Rovanpera closes on WRC title after Rally New Zealand day two charge

Jaanus Ree/Red Bull Content Pool

Rovanpera closes on WRC title after Rally New Zealand day two charge

Rallying

Rovanpera closes on WRC title after Rally New Zealand day two charge

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Kalle Rovanpera is closing in on his first FIA World Rally Championship title after taking the Rally New Zealand field by storm on Saturday. 

A 29.0s lead heading into Sunday’s final leg was the best 22nd birthday present the Toyota Gazoo Racing star could have asked for after six technical stages on gravel roads north of the event’s host city, Auckland.

The icing on the cake was a 46.4s buffer over his main title challenger, Ott Tanak, who finished the day in third after being lumbered with 15 seconds worth of time penalties.

Watch highlights below:

Rovanpera himself was handed a five-second penalty before the day had even started for a hybrid rule breach in his GR Yaris Rally1 on Thursday’s curtain-raising super special in Auckland, but the Finn carved through the pack on Saturday’s muddy roads to seize the top spot by the mid-leg service, before taking a pair of stage wins in the afternoon’s repate loop.

Tanak initially stayed within reach of his rival despite being unhappy with the feeling aboard his Hyundai i20 N Rally1, but slipped out of touch when he received an additional 10s sanction for a second hybrid breach to add to the 5s penalty he, too, had received following Thursday’s super special.

Event stewards ruled the energy released from Tanak’s car during hybrid boosts on Friday’s final test had exceeded the maximum value allowed for that stage, with Hyundai team manager Pablo Marcus explaining the mistake was simply due to an error made by engineers when setting the hybrid unit’s parameters.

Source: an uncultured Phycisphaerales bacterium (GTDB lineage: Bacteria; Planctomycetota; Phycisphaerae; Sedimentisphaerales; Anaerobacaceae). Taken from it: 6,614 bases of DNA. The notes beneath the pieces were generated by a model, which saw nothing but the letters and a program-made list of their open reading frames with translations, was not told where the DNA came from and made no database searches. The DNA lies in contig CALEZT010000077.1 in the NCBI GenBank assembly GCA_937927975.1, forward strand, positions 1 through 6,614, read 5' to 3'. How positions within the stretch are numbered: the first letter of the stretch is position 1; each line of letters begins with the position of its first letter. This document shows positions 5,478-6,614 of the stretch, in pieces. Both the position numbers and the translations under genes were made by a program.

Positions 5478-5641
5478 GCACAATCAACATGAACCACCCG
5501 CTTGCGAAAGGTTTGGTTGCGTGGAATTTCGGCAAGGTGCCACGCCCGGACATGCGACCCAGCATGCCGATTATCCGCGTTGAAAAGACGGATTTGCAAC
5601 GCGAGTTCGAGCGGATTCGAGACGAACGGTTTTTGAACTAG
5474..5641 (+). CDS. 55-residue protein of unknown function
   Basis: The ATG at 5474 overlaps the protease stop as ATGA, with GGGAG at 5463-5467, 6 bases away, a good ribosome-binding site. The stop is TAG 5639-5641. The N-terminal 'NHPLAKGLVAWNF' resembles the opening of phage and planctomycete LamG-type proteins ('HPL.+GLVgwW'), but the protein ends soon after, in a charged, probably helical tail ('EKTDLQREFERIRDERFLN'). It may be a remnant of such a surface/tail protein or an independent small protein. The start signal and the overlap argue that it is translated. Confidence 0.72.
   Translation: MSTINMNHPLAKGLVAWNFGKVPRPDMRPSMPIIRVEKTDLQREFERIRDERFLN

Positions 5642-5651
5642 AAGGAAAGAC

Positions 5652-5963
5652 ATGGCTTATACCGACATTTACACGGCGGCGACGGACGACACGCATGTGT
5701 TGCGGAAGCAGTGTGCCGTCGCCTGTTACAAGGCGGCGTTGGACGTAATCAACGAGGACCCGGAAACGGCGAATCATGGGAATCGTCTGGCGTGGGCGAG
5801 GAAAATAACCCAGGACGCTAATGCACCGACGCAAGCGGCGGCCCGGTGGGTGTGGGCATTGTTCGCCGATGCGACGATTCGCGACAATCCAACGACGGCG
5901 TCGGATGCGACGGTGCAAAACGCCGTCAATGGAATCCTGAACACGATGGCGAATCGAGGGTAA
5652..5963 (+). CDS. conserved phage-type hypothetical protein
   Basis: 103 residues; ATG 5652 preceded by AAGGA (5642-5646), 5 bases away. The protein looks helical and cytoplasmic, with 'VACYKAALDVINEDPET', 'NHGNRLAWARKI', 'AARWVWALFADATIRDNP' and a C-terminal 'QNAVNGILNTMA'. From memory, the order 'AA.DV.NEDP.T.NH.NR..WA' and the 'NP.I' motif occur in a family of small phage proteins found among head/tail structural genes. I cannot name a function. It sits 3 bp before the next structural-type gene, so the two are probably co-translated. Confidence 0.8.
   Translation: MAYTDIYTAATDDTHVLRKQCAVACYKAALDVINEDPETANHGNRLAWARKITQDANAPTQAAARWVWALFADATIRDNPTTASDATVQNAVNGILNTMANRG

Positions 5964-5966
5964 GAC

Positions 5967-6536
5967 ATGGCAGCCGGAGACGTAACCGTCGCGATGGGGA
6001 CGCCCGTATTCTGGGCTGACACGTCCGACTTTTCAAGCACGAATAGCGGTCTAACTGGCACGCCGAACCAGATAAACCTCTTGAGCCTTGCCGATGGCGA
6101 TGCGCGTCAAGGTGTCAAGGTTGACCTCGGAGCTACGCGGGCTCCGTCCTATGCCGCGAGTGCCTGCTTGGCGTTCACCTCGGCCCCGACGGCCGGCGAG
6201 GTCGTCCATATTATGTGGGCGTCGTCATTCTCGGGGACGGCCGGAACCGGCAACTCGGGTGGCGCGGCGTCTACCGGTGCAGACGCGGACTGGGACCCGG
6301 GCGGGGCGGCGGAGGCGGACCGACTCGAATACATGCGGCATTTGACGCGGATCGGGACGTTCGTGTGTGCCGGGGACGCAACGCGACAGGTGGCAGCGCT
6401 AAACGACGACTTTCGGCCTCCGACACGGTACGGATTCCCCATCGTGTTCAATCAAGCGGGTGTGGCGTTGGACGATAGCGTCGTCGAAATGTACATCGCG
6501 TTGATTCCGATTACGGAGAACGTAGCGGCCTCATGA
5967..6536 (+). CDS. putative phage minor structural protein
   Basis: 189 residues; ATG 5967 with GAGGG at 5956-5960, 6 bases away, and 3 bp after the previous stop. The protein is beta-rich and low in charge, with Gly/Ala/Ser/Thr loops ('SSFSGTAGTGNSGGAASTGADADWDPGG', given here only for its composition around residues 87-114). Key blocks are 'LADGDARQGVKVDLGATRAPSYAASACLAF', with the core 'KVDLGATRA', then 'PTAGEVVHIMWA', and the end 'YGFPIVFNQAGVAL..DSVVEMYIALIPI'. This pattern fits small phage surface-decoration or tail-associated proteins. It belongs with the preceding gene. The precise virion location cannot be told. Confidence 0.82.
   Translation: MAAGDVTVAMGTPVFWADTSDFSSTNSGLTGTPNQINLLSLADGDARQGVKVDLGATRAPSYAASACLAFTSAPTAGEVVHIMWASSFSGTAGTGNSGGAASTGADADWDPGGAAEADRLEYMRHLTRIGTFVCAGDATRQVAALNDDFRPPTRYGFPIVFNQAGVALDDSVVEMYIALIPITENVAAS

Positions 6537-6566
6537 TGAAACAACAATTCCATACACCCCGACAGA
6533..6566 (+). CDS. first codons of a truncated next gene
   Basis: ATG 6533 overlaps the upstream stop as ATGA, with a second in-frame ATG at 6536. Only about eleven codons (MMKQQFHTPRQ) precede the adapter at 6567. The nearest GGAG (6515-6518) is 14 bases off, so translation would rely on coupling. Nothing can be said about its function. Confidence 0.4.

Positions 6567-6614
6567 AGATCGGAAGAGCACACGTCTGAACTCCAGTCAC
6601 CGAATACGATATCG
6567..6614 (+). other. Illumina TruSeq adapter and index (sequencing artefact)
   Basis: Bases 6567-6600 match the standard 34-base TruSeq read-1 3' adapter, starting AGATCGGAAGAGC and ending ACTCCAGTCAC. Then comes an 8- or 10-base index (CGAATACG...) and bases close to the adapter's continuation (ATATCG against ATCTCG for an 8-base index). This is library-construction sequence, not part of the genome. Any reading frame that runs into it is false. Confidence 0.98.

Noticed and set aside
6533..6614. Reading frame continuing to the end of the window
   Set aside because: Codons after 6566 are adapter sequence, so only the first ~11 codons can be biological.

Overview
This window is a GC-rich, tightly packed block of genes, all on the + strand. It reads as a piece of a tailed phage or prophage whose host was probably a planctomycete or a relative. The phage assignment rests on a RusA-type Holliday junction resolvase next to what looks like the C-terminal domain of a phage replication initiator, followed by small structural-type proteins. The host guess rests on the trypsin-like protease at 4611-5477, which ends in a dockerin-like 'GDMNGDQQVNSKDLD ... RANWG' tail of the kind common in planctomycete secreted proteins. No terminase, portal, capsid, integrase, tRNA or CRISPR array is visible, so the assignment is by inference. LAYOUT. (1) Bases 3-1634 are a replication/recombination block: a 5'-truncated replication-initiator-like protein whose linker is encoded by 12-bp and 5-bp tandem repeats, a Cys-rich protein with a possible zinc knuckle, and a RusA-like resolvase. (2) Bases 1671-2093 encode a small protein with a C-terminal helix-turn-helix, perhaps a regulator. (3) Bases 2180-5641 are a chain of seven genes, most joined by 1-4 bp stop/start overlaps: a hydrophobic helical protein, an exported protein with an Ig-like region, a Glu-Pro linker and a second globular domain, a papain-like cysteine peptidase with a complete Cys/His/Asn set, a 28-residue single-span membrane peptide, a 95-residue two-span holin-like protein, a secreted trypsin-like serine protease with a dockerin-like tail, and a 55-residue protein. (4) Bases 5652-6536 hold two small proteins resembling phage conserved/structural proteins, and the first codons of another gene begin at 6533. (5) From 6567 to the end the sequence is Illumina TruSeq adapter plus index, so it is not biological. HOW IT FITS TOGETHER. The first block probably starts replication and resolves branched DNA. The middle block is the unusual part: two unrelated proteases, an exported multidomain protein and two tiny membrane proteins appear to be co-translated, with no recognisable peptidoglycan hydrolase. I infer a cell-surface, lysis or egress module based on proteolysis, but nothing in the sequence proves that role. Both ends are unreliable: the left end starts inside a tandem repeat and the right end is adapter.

Penalties keep making Ott Tanak’s task harder. Jaanus Ree / Red Bull Content Pool

If the top three positions remain as they are, fourth fastest on Sunday afternoon’s bonus points-paying Wolf Power Stage will be enough to crown Rovanpera as the youngest-ever WRC champion.

“A great day,” smiled Rovanpera. “I can be really happy with what we did in these extremely difficult conditions. We pushed really hard and I am happy.”

Eight-time and reigning WRC champ Sebastien Ogier’s afternoon didn’t go without drama. The Frenchman, who is only running a limited program with Toyota this season, incurred a 10s penalty for arriving late to the start of Saturday’s penultimate stage, but was keen to hold on to his second-place spot to deliver a solid manufacturers’ points haul for the Japanese marque. That became even more prescient after teammate and leg one overnight leader Elfyn Evans retired with roll cage damage sustained during an off on the first pass of Puhoi on Saturday morning.

Almost one minute back from the podium was Thierry Neuville who, along with i20 N Rally1 partner Oliver Solberg, also picked up time penalties for hybrid rule breaches. The Belgian driver lost third gear during the morning loop, but arrived back to service 1m53.5s clear of fifth-placed Solberg.